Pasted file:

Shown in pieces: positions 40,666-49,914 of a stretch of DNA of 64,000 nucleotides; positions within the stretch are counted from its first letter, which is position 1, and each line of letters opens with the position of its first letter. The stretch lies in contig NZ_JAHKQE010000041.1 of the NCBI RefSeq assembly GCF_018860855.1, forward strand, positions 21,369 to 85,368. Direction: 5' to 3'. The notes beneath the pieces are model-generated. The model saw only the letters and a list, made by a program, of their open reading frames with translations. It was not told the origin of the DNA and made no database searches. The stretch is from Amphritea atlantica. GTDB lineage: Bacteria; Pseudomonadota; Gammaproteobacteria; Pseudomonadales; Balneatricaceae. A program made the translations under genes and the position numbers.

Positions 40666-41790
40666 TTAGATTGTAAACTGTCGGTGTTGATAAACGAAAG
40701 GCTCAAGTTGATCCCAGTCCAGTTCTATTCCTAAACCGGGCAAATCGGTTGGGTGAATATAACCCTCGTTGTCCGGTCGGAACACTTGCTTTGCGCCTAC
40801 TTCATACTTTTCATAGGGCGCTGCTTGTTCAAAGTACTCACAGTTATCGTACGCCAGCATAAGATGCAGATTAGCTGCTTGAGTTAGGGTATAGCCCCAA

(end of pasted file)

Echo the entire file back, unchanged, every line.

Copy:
Shown in pieces: positions 40,666-49,914 of a stretch of DNA of 64,000 nucleotides; positions within the stretch are counted from its first letter, which is position 1, and each line of letters opens with the position of its first letter. The stretch lies in contig NZ_JAHKQE010000041.1 of the NCBI RefSeq assembly GCF_018860855.1, forward strand, positions 21,369 to 85,368. Direction: 5' to 3'. The notes beneath the pieces are model-generated. The model saw only the letters and a list, made by a program, of their open reading frames with translations. It was not told the origin of the DNA and made no database searches. The stretch is from Amphritea atlantica. GTDB lineage: Bacteria; Pseudomonadota; Gammaproteobacteria; Pseudomonadales; Balneatricaceae. A program made the translations under genes and the position numbers.

Positions 40666-41790
40666 TTAGATTGTAAACTGTCGGTGTTGATAAACGAAAG
40701 GCTCAAGTTGATCCCAGTCCAGTTCTATTCCTAAACCGGGCAAATCGGTTGGGTGAATATAACCCTCGTTGTCCGGTCGGAACACTTGCTTTGCGCCTAC
40801 TTCATACTTTTCATAGGGCGCTGCTTGTTCAAAGTACTCACAGTTATCGTACGCCAGCATAAGATGCAGATTAGCTGCTTGAGTTAGGGTATAGCCCCAA